“For this reason, MAID is not actively promoted in the NWT through the distribution of leaflets or other materials to the public or patient population,” they confirmed.

“Medical Assistance in Dying is not meant to provide end of life treatment for accident victims and emergency visits,” Health Canada, the national authority for health policy, said by email.

“MAID is intended for persons who freely choose to pursue a medically assisted death in situations where they have a grievous and irremediable (i.e. incurable) medical condition that puts them in an advanced state of irreversible decline in capability that causes them enduring physical or psychological suffering that can not be relieved under conditions they consider acceptable.”

Health Canada also listed out the criteria to be eligible for medical assistance for dying, which includes “being capable of making health care decisions for yourself”, as well as making a voluntary request for medical assistance in dying that cannot be the “result of outside pressure or influence”.

They also noted that patients must have informed consent before they could opt for a medically assisted death, which includes being informed for their diagnosis, available forms of treatment, and options to relieve suffering, including palliative care.

They also noted that consent could be withdrawn “at any time and in any way.”

A proposal to allow Canadians suffering from mental illnesses to seek medical assistance in dying was delayed until March, 2027, as the medical system was said to be unready.

Similar eligibility criteria will apply to these cases, including freely given consent from the patient, as well as the sign-off of two doctors. 

The final report by the Irish Committee on Assisted Dying recommended for legislation to allow people the right to avail of assisted dying, but with a tight set of restrictions on who would be able to use this service, which it envisions being operated by the HSE.

Some of the safeguards the report seeks to see established include making acting contrary to assisted dying laws a criminal offence, allowing for doctors and healthcare workers to conscientiously object to being directly involved with assisted dying, and that palliative care and the operation of assisted dying should be independent of each other, and separately funded.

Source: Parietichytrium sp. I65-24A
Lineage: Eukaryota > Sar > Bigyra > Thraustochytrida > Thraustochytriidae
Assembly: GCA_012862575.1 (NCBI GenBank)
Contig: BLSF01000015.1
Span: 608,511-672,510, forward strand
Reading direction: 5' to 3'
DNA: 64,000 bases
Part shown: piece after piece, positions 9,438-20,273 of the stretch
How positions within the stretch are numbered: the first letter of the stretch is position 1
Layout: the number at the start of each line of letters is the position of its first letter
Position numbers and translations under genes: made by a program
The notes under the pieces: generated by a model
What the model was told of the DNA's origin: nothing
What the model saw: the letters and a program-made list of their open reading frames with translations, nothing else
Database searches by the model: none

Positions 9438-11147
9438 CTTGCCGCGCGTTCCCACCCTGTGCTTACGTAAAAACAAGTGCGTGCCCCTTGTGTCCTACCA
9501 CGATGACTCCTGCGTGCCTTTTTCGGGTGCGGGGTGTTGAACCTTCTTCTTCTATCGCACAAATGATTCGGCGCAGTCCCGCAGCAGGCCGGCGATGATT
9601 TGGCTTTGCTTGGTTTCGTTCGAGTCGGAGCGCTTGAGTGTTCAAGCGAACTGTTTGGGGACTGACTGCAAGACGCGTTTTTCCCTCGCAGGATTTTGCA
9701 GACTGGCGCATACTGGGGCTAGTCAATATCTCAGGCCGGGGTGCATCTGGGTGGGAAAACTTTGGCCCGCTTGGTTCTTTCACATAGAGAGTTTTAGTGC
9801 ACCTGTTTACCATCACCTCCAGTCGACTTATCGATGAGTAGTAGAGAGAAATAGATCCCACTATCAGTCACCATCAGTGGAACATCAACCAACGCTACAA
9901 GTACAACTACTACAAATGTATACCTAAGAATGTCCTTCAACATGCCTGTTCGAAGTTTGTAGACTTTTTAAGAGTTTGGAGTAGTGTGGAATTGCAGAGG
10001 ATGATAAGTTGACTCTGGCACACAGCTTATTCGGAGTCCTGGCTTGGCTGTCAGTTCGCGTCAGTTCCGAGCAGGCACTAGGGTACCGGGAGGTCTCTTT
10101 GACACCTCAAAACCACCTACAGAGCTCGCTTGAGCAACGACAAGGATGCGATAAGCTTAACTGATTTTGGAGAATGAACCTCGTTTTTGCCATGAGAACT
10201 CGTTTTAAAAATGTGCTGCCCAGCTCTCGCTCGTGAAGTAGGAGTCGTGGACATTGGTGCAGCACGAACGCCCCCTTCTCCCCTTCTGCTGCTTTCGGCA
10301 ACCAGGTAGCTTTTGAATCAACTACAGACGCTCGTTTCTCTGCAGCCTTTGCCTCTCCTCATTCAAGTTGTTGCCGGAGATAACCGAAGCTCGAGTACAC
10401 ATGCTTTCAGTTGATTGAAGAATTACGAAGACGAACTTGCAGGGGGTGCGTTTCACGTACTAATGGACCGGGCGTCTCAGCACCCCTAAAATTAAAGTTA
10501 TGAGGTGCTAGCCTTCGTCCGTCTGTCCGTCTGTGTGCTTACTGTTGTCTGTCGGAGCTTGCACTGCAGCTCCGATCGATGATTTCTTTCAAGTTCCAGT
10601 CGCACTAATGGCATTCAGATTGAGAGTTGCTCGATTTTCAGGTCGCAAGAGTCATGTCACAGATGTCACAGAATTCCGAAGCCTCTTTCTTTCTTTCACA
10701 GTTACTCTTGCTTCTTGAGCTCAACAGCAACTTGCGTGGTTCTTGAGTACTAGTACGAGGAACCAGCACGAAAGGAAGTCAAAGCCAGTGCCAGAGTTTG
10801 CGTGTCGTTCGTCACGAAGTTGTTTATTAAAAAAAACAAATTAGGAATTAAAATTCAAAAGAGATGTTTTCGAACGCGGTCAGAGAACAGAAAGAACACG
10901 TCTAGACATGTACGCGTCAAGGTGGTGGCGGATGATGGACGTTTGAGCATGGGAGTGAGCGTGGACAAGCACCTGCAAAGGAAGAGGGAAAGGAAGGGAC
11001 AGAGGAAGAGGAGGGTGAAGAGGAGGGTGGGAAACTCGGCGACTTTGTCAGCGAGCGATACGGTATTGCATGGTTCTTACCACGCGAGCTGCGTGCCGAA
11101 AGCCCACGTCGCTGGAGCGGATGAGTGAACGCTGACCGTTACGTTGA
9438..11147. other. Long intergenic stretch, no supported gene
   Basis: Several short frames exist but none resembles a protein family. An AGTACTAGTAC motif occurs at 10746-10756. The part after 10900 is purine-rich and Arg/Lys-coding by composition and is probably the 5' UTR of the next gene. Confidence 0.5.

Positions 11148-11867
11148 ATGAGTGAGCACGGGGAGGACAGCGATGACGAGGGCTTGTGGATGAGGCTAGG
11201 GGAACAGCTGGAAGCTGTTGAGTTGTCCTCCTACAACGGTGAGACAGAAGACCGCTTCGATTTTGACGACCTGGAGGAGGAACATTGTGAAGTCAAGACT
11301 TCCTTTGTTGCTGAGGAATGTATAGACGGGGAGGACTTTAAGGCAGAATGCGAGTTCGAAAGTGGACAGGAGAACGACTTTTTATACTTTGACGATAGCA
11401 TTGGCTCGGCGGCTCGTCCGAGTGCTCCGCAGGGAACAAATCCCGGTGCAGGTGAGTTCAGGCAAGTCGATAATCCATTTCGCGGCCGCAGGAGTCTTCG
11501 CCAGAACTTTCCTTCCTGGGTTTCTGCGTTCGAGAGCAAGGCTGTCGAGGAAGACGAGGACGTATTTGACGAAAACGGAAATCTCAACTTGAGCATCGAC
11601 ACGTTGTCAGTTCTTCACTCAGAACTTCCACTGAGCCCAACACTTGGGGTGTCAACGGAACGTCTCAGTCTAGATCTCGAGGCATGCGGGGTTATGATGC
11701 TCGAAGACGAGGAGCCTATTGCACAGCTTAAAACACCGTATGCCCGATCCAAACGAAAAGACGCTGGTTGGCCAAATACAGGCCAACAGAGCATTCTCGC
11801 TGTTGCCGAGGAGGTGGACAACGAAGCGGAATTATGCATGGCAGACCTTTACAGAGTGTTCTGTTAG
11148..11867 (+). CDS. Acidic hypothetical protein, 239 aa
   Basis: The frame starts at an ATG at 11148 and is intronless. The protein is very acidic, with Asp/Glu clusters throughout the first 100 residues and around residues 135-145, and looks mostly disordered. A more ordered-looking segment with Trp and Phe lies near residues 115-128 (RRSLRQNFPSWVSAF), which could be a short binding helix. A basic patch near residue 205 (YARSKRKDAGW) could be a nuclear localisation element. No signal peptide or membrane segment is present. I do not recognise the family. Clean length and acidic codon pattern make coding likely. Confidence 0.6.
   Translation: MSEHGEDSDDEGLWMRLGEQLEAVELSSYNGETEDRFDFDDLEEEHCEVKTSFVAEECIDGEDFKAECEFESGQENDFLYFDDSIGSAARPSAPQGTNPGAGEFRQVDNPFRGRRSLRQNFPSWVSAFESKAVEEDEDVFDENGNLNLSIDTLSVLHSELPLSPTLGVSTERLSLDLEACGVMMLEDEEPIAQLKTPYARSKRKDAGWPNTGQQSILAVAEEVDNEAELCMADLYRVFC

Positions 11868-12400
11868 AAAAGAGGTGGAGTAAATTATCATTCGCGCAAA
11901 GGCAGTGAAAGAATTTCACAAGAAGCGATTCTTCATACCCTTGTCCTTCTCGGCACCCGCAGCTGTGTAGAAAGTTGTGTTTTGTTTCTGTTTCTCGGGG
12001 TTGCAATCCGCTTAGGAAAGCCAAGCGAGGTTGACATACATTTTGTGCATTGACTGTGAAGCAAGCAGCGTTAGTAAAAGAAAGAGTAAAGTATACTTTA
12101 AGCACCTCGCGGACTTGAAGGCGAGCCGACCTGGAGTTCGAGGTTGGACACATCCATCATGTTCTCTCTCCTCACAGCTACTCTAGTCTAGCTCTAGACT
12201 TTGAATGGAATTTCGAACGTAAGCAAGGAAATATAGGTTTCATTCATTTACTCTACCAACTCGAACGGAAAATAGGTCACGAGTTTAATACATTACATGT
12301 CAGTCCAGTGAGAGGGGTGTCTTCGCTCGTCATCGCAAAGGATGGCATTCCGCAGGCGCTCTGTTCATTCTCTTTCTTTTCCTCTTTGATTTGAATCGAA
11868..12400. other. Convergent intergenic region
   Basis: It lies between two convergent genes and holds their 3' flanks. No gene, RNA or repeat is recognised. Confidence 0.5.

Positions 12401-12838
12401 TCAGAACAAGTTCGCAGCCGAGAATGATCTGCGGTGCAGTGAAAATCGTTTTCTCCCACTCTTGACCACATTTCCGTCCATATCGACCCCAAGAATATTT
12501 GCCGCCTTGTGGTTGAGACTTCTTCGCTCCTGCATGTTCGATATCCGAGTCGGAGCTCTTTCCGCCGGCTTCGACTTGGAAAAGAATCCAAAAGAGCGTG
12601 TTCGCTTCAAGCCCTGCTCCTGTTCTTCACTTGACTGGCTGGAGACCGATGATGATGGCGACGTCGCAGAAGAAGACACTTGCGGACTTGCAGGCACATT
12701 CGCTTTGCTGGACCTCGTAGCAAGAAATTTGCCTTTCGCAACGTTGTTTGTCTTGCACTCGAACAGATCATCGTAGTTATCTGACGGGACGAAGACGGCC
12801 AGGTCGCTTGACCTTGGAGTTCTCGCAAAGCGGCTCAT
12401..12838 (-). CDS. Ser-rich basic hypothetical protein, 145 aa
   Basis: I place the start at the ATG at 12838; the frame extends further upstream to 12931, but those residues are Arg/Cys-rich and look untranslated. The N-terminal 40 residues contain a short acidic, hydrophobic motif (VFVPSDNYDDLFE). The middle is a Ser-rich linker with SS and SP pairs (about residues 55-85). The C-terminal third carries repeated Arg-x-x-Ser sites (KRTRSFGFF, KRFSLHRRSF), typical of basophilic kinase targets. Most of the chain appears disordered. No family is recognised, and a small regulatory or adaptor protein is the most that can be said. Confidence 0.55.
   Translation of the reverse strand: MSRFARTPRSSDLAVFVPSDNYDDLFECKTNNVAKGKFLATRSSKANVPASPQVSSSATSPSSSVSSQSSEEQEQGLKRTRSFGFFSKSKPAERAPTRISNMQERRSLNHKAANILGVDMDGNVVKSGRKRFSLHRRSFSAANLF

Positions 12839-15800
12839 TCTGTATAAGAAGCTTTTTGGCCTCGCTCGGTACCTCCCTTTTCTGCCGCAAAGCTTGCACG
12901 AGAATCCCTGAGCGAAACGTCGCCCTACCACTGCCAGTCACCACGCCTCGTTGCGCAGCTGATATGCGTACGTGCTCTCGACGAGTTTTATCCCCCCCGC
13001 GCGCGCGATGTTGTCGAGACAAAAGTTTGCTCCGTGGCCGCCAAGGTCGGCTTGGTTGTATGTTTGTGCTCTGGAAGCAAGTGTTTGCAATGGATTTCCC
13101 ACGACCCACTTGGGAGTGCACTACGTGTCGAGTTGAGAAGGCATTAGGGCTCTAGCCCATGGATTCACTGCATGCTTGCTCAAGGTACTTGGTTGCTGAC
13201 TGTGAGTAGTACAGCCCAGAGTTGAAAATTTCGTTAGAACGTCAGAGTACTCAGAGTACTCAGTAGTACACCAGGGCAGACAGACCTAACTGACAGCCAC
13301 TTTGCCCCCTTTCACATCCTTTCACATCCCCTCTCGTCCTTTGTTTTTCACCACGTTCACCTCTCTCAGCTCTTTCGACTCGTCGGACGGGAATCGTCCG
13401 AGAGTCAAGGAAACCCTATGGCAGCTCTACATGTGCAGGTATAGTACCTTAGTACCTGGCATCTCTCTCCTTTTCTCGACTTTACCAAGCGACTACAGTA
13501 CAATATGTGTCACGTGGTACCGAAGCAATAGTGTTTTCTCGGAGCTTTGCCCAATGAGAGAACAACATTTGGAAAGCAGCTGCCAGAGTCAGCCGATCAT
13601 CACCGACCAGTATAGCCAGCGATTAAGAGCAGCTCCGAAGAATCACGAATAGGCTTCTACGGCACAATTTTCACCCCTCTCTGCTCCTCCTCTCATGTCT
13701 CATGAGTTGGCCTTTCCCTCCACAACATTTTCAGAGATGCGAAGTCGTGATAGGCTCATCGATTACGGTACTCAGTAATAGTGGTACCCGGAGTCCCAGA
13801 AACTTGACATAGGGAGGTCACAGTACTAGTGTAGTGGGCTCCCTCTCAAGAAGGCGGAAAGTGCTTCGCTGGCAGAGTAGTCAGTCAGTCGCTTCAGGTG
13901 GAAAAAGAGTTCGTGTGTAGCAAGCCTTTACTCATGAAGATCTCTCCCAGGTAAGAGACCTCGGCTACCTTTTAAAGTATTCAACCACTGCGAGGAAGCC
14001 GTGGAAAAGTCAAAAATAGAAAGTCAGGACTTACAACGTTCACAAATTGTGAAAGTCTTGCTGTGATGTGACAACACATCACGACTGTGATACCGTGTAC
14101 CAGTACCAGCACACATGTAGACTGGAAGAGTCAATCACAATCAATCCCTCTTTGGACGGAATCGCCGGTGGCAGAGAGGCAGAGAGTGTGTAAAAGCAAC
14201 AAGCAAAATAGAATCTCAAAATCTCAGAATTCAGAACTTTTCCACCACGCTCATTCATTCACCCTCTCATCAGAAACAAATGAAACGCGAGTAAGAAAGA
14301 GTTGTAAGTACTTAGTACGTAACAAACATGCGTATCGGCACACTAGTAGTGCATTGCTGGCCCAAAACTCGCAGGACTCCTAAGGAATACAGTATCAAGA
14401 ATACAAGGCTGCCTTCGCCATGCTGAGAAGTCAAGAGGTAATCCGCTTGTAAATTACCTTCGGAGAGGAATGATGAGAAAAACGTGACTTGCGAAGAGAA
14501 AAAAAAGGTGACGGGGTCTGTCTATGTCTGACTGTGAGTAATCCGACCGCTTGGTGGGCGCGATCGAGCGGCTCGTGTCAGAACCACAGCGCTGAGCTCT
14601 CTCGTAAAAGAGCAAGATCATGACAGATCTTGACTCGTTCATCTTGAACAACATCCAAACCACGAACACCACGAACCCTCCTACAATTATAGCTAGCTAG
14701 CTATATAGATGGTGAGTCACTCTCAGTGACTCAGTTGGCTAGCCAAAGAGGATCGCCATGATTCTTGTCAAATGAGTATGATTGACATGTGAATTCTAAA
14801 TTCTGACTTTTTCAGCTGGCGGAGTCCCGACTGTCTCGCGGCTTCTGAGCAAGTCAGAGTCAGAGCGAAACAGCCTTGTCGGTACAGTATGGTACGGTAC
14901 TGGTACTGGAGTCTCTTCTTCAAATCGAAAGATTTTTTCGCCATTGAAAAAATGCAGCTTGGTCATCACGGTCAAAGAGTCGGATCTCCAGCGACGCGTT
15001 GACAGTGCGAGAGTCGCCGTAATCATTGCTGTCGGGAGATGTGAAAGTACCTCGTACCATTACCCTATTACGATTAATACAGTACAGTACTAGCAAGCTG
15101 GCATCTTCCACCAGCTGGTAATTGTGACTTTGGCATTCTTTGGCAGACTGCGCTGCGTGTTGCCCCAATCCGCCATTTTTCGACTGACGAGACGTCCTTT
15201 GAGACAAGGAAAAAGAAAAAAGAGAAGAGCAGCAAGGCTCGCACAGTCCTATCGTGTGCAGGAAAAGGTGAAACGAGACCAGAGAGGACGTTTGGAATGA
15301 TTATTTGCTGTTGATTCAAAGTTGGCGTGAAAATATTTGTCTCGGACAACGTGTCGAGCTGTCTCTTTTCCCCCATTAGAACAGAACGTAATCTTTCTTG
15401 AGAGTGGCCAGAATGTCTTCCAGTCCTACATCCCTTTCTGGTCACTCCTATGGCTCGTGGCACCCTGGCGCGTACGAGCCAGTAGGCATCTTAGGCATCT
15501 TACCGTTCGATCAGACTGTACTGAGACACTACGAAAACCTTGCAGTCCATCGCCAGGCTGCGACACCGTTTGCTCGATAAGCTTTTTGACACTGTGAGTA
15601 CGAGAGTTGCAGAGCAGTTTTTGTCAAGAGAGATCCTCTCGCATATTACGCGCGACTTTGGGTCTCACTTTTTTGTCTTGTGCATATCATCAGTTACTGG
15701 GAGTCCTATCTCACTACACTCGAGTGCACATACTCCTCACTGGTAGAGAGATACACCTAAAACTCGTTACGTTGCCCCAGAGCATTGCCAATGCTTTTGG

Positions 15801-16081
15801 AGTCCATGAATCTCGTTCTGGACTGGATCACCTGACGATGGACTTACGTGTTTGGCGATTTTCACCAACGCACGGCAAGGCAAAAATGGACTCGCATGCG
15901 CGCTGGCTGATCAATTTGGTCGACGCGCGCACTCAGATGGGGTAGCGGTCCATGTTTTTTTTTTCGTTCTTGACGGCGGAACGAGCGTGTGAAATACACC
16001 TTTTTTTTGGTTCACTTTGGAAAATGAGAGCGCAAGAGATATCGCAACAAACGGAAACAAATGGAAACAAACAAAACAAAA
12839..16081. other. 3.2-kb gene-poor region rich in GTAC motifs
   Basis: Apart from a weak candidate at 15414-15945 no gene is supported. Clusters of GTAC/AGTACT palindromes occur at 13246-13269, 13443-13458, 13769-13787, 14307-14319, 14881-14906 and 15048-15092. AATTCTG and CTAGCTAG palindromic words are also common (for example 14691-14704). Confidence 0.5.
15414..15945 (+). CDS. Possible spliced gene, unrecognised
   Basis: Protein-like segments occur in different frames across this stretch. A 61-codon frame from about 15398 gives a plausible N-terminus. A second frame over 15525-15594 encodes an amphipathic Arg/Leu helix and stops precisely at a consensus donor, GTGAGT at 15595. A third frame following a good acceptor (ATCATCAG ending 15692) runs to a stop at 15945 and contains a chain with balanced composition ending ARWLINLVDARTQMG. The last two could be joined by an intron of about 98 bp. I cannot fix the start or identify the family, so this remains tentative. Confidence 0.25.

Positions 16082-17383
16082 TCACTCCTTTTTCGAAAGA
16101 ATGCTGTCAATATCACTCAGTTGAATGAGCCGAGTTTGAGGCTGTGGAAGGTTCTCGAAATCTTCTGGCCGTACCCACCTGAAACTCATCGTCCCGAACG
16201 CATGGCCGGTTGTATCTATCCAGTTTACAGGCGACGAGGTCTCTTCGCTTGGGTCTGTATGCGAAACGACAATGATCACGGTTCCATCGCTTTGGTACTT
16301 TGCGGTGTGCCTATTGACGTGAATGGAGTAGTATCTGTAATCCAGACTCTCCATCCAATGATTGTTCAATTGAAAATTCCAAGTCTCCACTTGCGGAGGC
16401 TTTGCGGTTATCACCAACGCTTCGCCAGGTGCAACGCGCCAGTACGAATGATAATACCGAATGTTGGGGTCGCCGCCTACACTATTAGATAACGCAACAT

There is also strict restrictions outlined on who would be eligible to avail of assisted dying. These include an age limit of 18, and rules around in what circumstances living with an illness of medical condition would make someone eligible.

There is currently no proposal for Irish law to legislate for medical assistance in dying to be allowed for those who are suffering from psychiatric conditions.

The Verdict

Kerry TD Michael Healy-Rae claimed that psychiatric patients attending Canadian Emergency Rooms are given leaflets offering assisted dying as a healthcare option.

When contacted by The Journal Healy-Rae was unable to provide a source for this claim.

The Oireachtas Committee on Assisted Dying, which Healy-Rae chaired, did hear claims about the Canadian system involving psychiatric cases.

One involved the case of a man with a terminal illness who had attempted suicide after already requesting medical assistance in dying.

The other was a claim made by palliative care expert Feargal Twomey, who claimed that psychiatric patients in Canada may be offered medical assistance in dying if emergency departments are too busy.

However, this was rejected by Canadian health authorities and there is no current allowance for medical assistance in dying to be given to psychiatric patients under Canadian law.

There is also no evidence to support a claim that leaflets suggesting medical assistance in dying are regularly given to such patients in Canadian emergency rooms.

Official statements by Canadian authorities indicate that medically assisted dying is not being suggested routinely in such departments, or to patients with psychiatric illnesses only.

We therefore rate the claim: FALSE. As per our verdict guide, this means: The claim is inaccurate.

Update: A response from The Department of  Health and Social Services for the Northwest Territories was added on 11 April 2024. This was additional information that corroborated the other Canadian sources that spoke to The Journal. It did not affect the verdict of the article.